Unfortunately, further analysis revealed some major problems with the design. Each suspension unit was driven by a separate direct current electric motor, providing 25 per cent of the total tractive effort available. Since each motor was only capable of applying 25 per cent of the maximum power from the generator, the loss of one track resulted in the utilisation of only 75 per cent of the available output. Also, it was shown that if one track was lost, it was necessary to cut the power from its mate on the opposite side of the tank to permit adequate steering.
Thus the loss of a single track resulted in a 50 per cent reduction in available power. It was impossible to switch full power to the remaining two tracks sine the size, and weight restrictions made it impractical to install four traction motors, each with sufficient capacity to utilise 50 per cent of the generator output.
Another major issue emerged when climbing a steep hill. The more significant portion of the vehicle’s weight was supported by the rear suspension units, increasing the power requirements at the rear sprockets. Also, the front suspension units could lose traction completely when climbing an obstacle, meaning full power would be needed at the rear, and this could not be done with the four traction motor design. As a result, the contract with Associated Engineers, Inc. was extended to investigate a Phase II vehicle to overcome some of the problems encountered during Phase I.
Associated Engineers Phase II
Associated Engineers started to address the problems on AE Phase I with the improved design Phase II. The four-motor design was replaced by a two large electric motor one; each would power the pair of tracks on one side of the tank. These motors were installed, one on each side of the generator, in the rear hull and connected to the drive sprockets by gears and shafts.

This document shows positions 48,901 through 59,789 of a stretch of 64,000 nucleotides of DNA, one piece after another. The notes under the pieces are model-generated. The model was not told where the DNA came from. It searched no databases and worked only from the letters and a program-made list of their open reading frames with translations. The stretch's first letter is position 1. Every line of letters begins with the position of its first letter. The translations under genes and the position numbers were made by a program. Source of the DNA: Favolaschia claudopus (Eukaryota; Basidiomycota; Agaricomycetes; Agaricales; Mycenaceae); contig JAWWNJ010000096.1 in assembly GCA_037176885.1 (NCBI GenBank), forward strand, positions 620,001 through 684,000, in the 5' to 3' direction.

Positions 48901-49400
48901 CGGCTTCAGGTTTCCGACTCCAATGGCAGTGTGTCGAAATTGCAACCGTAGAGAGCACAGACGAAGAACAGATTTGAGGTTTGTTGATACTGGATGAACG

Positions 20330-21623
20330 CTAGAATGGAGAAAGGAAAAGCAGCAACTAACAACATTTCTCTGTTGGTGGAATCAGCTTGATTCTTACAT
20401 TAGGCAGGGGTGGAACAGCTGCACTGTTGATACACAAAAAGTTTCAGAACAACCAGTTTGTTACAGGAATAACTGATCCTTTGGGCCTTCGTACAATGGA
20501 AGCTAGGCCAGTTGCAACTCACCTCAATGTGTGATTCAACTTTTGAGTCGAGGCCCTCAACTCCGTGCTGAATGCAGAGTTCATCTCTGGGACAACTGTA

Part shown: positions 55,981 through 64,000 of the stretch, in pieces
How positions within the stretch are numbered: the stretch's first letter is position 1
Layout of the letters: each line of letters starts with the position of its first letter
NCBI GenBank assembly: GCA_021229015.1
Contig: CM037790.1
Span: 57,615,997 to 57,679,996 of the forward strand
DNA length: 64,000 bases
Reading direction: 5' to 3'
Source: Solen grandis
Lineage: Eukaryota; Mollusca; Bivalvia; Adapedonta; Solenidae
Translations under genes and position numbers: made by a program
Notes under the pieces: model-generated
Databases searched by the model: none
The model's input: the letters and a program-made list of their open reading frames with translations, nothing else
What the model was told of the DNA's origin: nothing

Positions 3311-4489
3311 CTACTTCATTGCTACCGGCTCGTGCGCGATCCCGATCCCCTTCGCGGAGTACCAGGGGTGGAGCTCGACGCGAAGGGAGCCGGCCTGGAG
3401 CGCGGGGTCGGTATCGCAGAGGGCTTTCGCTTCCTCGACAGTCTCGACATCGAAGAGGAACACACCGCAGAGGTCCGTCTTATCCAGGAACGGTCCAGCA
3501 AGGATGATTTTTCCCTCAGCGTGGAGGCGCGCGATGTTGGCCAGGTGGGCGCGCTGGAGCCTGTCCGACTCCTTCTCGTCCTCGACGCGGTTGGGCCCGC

In the case of one track was damaged, it could be uncoupled by the driver and full power applied to the remaining track on that side. It was also unnecessary to uncouple the mating track on the opposite side; thus the tank retained the full use of all available power. Full traction effort was also retained when climbing a steep hill.
The electric drive system came at the cost of higher weight, so the Phase II study also included the use of a hydraulic torque converter transmission. This would replace the generator and electric traction motors with an XT-500-1 transmission. A hydrostatic transmission was also considered, but further study revealed that such application would not be practical with the hydrostatic components available at the time.
Reducing the number of traction motors from four to two and their relocation permitted a redesign of the suspension. Torsion bars were still used to spring the 66cm roadwheels, but the sprockets were reduced in size, and the track support rollers were removed. The shock absorbers on the two first two wheels and the last wheel of the rear suspension were relocated to the inside of the hull.
These changes also allowed to reduce the length of the tank and the turret ring inside diameter to 240cm. The cast turret was also redesigned and had amour protection equal to the M48 medium tank. Because of the redesign, the crew was also moved, as the commander cupola was relocated to the left rear in the turret bustle, but the gunner and loader remained in their usual positions. The new turret also featured an escape hatch in the back of the turret. The tank armament remained the same as in Phase I.
The Phase II overall combat weight was estimated at 51 tons for the electric drive version and just under of 49 tons for the model with the hydraulic torque converter transmission. The AE Phase II proposal made far better use of the available power than the AE Phase I.
Unfortunately, both AE Phase I and AE Phase II studies showed that neither of these vehicles was as efficient as a two-track tank. Another issue encountered was the gap between the two tracks on each side; it resulted in increased ground pressure and the mobility remaining after the loss of a track was impossible to predict.
Ultimately, a four-track system wasn’t considered worth the added complexity and reduced efficiency. Further development of the four-track tank was discontinued.